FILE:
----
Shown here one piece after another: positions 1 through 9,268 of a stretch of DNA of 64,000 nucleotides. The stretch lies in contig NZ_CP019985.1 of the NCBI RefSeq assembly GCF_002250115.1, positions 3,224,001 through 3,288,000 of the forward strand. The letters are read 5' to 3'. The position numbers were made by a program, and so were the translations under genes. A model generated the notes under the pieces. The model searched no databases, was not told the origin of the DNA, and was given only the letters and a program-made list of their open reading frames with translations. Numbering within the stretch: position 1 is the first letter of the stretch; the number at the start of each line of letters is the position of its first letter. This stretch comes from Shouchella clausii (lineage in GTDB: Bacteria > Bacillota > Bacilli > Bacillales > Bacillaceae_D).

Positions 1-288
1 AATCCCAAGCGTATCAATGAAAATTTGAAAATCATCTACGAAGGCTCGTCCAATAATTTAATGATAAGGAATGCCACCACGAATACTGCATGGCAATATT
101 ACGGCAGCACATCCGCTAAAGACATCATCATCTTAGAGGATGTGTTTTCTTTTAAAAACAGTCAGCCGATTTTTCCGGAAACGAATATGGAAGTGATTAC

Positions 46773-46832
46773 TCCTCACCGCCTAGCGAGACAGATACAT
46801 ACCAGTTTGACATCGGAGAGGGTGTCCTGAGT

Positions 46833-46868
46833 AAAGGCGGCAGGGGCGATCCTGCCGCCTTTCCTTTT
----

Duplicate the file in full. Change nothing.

Shown here one piece after another: positions 1 through 9,268 of a stretch of DNA of 64,000 nucleotides. The stretch lies in contig NZ_CP019985.1 of the NCBI RefSeq assembly GCF_002250115.1, positions 3,224,001 through 3,288,000 of the forward strand. The letters are read 5' to 3'. The position numbers were made by a program, and so were the translations under genes. A model generated the notes under the pieces. The model searched no databases, was not told the origin of the DNA, and was given only the letters and a program-made list of their open reading frames with translations. Numbering within the stretch: position 1 is the first letter of the stretch; the number at the start of each line of letters is the position of its first letter. This stretch comes from Shouchella clausii (lineage in GTDB: Bacteria > Bacillota > Bacilli > Bacillales > Bacillaceae_D).

Positions 1-288
1 AATCCCAAGCGTATCAATGAAAATTTGAAAATCATCTACGAAGGCTCGTCCAATAATTTAATGATAAGGAATGCCACCACGAATACTGCATGGCAATATT
101 ACGGCAGCACATCCGCTAAAGACATCATCATCTTAGAGGATGTGTTTTCTTTTAAAAACAGTCAGCCGATTTTTCCGGAAACGAATATGGAAGTGATTAC

Positions 46773-46832
46773 TCCTCACCGCCTAGCGAGACAGATACAT
46801 ACCAGTTTGACATCGGAGAGGGTGTCCTGAGT

Positions 46833-46868
46833 AAAGGCGGCAGGGGCGATCCTGCCGCCTTTCCTTTT